Where is the accountability for this lamentable performance? Who is being held accountable, and how, for the complete failure to deliver by the franchise’s own standards and the promises that it made? The franchise said a year ago that it would deliver improvements, and those improvements have not been delivered. What penalty will be exacted against it? Have senior managers been held accountable in any way? Have they had their pay frozen or their salaries cut? I hope there have been no performance-related bonuses. There could not possibly have been because the performance has been so bad. Perhaps there should be performance-related penalties. Where is there accountability in the system that will drive better performance? The public are fairly asking those questions.

When the franchise was first awarded in May 2014 - I am sorry to have to remind the Minister of this - the Department for Transport’s press notice said:

“Demanding contractual obligations on the operator will deliver cleaner and more spacious trains and improve passenger satisfaction. Tough new benchmarks for performance, train and station cleanliness and customer service information have also been agreed.”

The impression that was created was that the service would get better; it has got worse. Where is the accountability? How will this service be held to account?

None of us has any complaint about how the Minister has approached the issue - far from it. She has arraigned the companies concerned in front of Members and required the companies to meet us to account for themselves. She drove the introduction of the performance improvement plan, and she has done her level best to insist on greater performance, but we cannot find ourselves arriving in this Chamber in one year’s time having experienced the same level of delays and lack of passenger satisfaction as we have now. The service simply must improve. If it will not improve rapidly, we have to consider more radical action to address the problem. The lack of performance is undermining faith in the entire policy of engaging the private sector to deliver public services. In that respect, it is very damaging to the Government and to the reputation of the whole industry. It is simply not good enough, it must improve and there must be accountability on the part of the franchisee to deliver better performance.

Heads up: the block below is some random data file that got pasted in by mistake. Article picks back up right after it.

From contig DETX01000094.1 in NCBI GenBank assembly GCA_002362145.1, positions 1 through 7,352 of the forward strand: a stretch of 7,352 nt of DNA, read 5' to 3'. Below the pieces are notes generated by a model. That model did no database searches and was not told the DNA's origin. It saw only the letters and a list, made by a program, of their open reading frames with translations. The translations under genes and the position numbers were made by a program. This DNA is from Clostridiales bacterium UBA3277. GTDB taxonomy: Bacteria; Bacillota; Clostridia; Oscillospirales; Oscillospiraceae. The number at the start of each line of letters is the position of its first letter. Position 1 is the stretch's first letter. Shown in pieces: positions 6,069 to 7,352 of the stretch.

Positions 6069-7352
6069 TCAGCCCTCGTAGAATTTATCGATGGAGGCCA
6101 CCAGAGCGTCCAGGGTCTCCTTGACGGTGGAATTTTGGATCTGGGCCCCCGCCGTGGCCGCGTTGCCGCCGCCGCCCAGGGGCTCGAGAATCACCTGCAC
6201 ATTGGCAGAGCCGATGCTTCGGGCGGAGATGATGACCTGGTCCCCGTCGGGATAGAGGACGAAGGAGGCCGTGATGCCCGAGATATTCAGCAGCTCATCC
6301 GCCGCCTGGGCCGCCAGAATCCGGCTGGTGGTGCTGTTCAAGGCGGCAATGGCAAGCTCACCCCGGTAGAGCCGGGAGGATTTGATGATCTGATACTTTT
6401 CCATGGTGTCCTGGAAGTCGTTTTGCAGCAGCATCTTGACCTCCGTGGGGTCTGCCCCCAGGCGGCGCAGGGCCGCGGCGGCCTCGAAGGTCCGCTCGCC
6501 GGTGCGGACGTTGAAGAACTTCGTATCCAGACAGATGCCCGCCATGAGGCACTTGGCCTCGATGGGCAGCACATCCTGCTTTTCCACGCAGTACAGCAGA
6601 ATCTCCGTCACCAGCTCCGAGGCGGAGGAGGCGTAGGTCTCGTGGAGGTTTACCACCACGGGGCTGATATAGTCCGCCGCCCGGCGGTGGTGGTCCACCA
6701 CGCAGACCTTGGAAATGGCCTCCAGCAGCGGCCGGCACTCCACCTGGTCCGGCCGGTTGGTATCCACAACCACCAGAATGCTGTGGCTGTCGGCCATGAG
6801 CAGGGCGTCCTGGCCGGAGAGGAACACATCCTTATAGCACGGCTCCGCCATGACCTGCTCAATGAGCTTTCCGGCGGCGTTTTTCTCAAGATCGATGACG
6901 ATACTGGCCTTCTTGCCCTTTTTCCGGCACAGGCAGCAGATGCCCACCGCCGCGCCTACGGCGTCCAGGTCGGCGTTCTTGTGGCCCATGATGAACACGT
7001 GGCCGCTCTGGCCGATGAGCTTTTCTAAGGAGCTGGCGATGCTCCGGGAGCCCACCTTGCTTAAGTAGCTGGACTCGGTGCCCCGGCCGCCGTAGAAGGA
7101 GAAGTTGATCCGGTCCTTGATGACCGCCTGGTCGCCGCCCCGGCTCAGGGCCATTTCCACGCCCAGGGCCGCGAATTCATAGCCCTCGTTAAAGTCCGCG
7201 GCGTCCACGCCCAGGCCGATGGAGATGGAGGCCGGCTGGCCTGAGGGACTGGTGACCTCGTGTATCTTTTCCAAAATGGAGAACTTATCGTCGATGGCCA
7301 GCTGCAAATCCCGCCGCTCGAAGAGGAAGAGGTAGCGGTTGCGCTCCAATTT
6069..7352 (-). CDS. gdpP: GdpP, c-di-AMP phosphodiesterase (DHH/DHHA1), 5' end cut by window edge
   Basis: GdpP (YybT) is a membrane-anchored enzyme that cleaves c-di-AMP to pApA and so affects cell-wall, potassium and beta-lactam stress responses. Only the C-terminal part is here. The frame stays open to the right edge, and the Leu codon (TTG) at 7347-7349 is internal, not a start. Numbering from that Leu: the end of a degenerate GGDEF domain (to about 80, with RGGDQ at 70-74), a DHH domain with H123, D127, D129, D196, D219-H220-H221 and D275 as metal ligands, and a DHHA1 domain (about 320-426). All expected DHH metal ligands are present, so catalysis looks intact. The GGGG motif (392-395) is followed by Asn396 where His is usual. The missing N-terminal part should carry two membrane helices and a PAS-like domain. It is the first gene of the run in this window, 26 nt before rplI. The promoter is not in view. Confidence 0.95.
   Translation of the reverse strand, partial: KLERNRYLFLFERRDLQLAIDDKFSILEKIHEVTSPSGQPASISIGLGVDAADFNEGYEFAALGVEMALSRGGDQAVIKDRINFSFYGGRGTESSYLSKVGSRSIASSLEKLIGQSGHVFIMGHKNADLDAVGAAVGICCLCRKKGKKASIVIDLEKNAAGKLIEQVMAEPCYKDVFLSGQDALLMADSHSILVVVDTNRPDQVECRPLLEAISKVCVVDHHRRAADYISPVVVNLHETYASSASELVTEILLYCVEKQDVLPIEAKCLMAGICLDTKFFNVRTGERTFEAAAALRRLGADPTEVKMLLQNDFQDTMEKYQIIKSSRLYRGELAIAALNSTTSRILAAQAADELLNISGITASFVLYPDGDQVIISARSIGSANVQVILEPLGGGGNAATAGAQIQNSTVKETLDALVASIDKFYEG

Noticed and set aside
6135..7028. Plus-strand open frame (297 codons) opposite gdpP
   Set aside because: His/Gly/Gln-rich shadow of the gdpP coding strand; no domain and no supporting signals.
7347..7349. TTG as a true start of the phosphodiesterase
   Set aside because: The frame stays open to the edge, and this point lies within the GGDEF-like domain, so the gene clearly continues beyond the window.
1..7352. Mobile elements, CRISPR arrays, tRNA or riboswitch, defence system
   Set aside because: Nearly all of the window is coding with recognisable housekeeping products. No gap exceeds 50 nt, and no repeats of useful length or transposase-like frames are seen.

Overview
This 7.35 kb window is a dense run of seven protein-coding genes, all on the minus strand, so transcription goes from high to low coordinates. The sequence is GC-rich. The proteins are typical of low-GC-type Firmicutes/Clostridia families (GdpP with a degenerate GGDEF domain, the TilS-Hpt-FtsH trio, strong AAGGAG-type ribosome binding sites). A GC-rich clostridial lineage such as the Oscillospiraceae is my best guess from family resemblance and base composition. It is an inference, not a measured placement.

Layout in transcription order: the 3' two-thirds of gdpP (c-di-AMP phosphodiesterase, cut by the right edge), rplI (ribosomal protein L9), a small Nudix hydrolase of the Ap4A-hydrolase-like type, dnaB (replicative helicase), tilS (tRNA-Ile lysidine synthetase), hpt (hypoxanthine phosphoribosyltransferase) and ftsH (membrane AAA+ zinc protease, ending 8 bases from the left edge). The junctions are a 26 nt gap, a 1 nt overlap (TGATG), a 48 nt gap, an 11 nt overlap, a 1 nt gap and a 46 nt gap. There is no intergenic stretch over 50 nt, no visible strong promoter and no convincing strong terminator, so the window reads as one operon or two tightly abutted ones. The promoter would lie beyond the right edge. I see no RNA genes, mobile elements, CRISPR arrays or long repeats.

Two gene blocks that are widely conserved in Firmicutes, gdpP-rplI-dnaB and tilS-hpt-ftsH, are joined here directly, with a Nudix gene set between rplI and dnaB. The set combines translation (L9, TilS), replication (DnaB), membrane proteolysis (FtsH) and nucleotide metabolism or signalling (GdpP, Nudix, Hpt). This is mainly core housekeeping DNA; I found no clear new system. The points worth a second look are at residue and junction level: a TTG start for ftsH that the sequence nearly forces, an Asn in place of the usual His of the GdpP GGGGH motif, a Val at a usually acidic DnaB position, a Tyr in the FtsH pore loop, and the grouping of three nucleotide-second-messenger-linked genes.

The Parliamentary Under-Secretary of State for Transport (Claire Perry):